I hate the fact that it takes one large mug of coffee in the morning to get my motor running. I hate people who wake up already to go. Who are these people? Do they even exist outside of TV movies and works of fiction?

I hate people who will not eat certain vegetables or meats or fungi or whatever, because they 'don't like' them, yet they cannot say for sure whether they've ever eaten them or not. Would it kill you to try something new? If you have a genuine allergy, that's fine, I'm not talking about you. I mean the people who only like their food 'a certain way' or they won't eat it. Oh, and what's with the crazies who don't like their foods to touch or who won't eat a casserole because things are mixed up in it?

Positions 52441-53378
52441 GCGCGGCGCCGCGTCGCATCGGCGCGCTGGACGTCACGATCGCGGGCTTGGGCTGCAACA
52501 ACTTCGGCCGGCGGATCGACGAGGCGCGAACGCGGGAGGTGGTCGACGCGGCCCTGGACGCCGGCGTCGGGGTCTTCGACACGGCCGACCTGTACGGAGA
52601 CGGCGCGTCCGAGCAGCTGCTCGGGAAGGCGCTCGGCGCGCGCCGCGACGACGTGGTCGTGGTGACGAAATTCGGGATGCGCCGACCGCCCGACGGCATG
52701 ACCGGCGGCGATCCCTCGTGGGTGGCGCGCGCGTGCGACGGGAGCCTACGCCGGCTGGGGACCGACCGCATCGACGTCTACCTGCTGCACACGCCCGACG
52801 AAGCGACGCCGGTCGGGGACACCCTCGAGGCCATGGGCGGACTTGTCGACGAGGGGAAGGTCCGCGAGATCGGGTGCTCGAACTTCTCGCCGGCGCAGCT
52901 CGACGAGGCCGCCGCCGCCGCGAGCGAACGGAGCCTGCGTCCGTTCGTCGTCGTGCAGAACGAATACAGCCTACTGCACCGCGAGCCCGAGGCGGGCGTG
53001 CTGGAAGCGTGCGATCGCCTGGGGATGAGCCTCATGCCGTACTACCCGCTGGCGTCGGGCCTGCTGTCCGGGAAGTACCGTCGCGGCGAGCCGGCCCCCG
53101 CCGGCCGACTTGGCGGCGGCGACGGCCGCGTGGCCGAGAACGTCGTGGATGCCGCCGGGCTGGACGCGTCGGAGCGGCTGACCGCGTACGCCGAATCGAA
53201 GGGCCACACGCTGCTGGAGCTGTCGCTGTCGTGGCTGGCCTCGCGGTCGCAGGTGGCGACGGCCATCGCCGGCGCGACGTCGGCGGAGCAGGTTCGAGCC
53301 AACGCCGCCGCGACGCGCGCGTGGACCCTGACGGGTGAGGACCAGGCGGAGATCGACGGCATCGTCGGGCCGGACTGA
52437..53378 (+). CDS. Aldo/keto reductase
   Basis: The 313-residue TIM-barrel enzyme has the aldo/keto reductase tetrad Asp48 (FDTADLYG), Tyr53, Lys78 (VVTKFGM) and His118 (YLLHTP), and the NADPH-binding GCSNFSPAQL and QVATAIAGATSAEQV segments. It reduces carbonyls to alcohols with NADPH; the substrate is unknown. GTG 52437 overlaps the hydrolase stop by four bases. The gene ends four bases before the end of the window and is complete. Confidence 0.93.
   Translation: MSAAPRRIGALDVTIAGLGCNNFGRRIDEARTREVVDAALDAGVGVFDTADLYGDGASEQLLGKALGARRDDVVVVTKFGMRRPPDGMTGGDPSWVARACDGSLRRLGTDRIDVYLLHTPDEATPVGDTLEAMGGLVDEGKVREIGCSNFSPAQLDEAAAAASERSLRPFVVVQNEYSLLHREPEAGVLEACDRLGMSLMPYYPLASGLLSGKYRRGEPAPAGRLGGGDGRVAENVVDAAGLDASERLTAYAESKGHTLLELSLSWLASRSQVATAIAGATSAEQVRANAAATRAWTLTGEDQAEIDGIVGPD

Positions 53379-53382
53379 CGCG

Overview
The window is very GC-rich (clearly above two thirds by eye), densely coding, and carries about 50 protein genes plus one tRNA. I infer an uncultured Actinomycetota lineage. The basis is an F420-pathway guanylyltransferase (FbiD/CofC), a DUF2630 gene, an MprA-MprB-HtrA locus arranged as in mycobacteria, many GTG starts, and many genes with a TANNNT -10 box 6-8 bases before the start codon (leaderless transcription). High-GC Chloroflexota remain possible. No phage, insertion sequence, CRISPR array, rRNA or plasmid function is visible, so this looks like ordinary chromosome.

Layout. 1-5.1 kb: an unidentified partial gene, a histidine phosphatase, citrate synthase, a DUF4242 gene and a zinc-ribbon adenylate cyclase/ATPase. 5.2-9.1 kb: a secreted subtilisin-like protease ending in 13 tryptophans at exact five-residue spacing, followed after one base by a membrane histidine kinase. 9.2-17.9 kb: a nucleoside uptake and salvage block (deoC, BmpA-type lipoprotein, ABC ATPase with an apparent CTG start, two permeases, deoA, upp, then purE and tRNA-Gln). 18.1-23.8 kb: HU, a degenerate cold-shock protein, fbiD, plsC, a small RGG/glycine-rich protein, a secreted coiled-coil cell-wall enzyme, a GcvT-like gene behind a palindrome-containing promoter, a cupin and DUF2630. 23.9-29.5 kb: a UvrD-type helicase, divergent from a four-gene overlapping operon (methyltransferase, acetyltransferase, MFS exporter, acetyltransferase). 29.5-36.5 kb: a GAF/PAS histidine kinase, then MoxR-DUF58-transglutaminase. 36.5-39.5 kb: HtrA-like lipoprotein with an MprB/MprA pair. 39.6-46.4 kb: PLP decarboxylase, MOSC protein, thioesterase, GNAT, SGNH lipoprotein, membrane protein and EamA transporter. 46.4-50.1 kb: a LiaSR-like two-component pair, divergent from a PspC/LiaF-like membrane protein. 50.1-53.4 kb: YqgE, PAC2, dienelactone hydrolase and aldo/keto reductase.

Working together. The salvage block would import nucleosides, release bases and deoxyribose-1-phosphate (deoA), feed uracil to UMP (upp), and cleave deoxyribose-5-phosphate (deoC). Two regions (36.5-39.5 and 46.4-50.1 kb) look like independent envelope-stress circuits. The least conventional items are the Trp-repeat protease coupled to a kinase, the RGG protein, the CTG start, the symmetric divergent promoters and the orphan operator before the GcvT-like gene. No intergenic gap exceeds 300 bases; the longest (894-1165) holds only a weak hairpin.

I hate the fact that you can do online banking but you still have to wait 4-5 business days for your account info, bank card and PIN number to come by snail mail. Once you've been approved for an account, why isn't there a machine like the one that does the new licences at the DMV that can just spit out your new stuff?

I hate Facebook's new profile page. That's all I'm going to say about that.

I hate (I know, this is getting old - even I'm getting tired of it) the ppl who use abbreviations on their Facebook status (statuses? statii?) all the time even though they are not tweeting or texting. Facebook statum (?) should be in full, so that we can understand them. Oh, and just so you know, it's isn't a crime to use punctuation. I'm so tired of reading stuff like luv u huni :-) u r mi wrld <3 even if I know what you mean because just reading it makes me want to do physical harm to you.